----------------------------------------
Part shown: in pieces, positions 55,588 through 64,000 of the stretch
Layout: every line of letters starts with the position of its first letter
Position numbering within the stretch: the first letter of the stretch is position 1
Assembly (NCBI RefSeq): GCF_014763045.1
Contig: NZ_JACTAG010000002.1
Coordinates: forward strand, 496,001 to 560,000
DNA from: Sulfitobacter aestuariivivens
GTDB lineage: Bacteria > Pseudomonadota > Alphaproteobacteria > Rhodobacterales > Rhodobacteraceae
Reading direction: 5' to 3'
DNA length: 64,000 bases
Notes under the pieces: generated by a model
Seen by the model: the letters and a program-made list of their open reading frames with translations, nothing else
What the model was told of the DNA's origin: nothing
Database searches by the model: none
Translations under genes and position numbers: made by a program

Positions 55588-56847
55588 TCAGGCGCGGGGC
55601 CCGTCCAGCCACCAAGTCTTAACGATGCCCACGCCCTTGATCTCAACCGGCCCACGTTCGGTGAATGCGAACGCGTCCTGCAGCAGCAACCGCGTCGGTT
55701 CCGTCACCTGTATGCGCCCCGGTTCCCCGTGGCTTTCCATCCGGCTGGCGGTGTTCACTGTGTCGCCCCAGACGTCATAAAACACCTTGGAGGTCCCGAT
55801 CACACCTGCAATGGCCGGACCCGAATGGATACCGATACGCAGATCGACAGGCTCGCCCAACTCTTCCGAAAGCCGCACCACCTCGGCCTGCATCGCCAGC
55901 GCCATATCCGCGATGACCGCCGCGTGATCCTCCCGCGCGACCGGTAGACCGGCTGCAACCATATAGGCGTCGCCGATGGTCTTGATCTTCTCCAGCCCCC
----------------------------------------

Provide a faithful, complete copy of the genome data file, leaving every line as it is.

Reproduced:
Part shown: in pieces, positions 55,588 through 64,000 of the stretch
Layout: every line of letters starts with the position of its first letter
Position numbering within the stretch: the first letter of the stretch is position 1
Assembly (NCBI RefSeq): GCF_014763045.1
Contig: NZ_JACTAG010000002.1
Coordinates: forward strand, 496,001 to 560,000
DNA from: Sulfitobacter aestuariivivens
GTDB lineage: Bacteria > Pseudomonadota > Alphaproteobacteria > Rhodobacterales > Rhodobacteraceae
Reading direction: 5' to 3'
DNA length: 64,000 bases
Notes under the pieces: generated by a model
Seen by the model: the letters and a program-made list of their open reading frames with translations, nothing else
What the model was told of the DNA's origin: nothing
Database searches by the model: none
Translations under genes and position numbers: made by a program

Positions 55588-56847
55588 TCAGGCGCGGGGC
55601 CCGTCCAGCCACCAAGTCTTAACGATGCCCACGCCCTTGATCTCAACCGGCCCACGTTCGGTGAATGCGAACGCGTCCTGCAGCAGCAACCGCGTCGGTT
55701 CCGTCACCTGTATGCGCCCCGGTTCCCCGTGGCTTTCCATCCGGCTGGCGGTGTTCACTGTGTCGCCCCAGACGTCATAAAACACCTTGGAGGTCCCGAT
55801 CACACCTGCAATGGCCGGACCCGAATGGATACCGATACGCAGATCGACAGGCTCGCCCAACTCTTCCGAAAGCCGCACCACCTCGGCCTGCATCGCCAGC
55901 GCCATATCCGCGATGACCGCCGCGTGATCCTCCCGCGCGACCGGTAGACCGGCTGCAACCATATAGGCGTCGCCGATGGTCTTGATCTTCTCCAGCCCCC